During this Thanksgiving time, aside from being grateful for my Heavenly Father, my Savoir, my family and hundreds of other blessings I have, I’m also thankful for those who aren’t content to leave things the way they are, yet at the same time, use their time and energy to make positive changes.

Thursday, November 17, 2011

Picking actors that match characters in "The Hidden Sun"

When reading a book, I get a mental image in my head of what the characters look like. Sometimes they'll make a movie based on a book. When they do that, I'm always curious on who they'll pick to play different parts and if that person matches the image in my head.

So for a bit of fun, I thought I'd pick some actors to play the characters in my book, The Hidden Sun. Some of them I picked strictly on looks, some, I chose more on the characters I've seen these actors play.

I'll have to admit this is not an original idea. I borrowed this from my friend Dan Harrington. He posted a similar blog for his book Who's at the door?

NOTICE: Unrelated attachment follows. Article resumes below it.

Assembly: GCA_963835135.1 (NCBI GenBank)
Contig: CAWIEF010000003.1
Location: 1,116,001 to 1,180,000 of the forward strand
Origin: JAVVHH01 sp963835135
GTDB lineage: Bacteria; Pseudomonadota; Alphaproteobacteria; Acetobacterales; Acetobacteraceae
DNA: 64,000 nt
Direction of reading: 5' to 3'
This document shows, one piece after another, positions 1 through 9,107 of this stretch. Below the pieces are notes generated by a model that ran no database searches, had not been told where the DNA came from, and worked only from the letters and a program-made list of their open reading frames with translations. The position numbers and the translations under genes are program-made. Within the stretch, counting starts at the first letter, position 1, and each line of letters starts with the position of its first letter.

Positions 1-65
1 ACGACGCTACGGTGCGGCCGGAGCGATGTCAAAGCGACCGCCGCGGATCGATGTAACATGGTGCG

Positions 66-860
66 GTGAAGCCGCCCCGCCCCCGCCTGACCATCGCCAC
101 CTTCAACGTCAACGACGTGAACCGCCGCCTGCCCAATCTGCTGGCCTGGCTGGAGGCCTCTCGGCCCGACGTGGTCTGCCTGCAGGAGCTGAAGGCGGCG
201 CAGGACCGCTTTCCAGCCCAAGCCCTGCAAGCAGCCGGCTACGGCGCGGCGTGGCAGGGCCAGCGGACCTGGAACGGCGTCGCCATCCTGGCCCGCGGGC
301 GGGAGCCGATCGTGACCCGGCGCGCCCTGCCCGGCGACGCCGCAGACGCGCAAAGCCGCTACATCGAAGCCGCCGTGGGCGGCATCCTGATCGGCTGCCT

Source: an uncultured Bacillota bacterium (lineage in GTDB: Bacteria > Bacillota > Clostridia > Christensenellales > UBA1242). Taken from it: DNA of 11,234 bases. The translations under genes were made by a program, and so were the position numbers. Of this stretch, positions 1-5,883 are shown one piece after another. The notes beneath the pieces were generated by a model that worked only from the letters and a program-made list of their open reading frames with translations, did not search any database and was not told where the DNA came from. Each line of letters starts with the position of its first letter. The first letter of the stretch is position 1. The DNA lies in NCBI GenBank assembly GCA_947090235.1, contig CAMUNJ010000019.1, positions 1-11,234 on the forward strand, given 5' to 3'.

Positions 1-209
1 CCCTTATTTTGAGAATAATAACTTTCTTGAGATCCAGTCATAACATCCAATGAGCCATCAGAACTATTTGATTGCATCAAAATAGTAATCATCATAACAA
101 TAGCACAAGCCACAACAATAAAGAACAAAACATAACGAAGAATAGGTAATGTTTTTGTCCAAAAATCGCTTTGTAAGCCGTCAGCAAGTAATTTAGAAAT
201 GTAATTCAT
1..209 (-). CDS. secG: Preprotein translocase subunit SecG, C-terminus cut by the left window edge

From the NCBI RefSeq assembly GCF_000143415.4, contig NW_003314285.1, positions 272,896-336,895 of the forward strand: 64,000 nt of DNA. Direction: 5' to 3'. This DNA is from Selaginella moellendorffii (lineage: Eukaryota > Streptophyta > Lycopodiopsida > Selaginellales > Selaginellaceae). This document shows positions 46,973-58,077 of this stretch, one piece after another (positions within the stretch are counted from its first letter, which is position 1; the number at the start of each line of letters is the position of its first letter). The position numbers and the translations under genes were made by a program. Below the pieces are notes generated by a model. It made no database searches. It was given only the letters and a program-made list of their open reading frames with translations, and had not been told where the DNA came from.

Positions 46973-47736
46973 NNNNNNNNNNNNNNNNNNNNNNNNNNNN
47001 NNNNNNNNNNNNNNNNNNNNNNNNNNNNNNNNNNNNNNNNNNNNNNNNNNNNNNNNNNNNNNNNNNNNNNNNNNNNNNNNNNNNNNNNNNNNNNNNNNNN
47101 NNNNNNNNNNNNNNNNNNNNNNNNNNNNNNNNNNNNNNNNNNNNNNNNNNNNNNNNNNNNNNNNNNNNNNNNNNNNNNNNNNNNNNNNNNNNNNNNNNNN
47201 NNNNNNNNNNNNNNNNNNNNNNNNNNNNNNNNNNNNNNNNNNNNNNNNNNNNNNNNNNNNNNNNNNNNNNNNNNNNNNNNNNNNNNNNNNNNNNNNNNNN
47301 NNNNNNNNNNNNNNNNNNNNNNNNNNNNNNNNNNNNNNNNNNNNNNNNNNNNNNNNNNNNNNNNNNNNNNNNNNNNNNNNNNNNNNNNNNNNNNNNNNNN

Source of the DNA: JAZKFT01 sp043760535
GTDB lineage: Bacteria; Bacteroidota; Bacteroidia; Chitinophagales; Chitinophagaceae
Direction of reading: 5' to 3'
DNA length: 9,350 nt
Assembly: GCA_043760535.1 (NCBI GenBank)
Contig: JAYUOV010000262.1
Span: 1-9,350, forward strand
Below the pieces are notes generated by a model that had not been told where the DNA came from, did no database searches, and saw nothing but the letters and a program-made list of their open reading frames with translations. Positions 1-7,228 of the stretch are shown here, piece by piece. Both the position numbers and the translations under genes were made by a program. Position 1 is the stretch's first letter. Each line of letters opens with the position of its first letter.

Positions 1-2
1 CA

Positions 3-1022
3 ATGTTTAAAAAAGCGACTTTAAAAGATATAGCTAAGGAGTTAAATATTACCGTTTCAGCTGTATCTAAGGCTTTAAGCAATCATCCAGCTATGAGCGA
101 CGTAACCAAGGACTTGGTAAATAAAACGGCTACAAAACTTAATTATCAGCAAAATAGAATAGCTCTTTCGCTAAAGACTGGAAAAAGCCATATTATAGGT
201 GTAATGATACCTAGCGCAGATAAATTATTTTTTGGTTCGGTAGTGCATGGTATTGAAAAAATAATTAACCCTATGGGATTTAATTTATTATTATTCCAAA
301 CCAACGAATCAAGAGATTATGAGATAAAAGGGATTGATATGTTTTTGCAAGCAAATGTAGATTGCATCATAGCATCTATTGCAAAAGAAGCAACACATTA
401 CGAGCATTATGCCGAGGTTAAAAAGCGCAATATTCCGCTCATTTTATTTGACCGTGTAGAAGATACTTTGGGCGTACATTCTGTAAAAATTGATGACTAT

Again, I state these are my opinions—if they are different from what you think, that's ok. That's the magic of books.

Eliana (Leelee Sobieski)

I've often thought of Eliana looking a lot like my wife. In my opinion, Leelee Sobieski pulls that off with the blonde hair and blue eyes. In the roles I've seen her in, she can be both sweet and commanding.

Rinan (Clive Owen)

Granted, he's a bit older than Rinan is in the start of the book. I feel he has the looks that aren't "pretty boy"—he's more manly in a rugged sort of way.

Abrecan (Christoph Waltz)

This was a tough one. I had a hard time picking someone. My wife and I watched Water For Elephants recently (it was her turn to pick) and I thought he was quite commanding.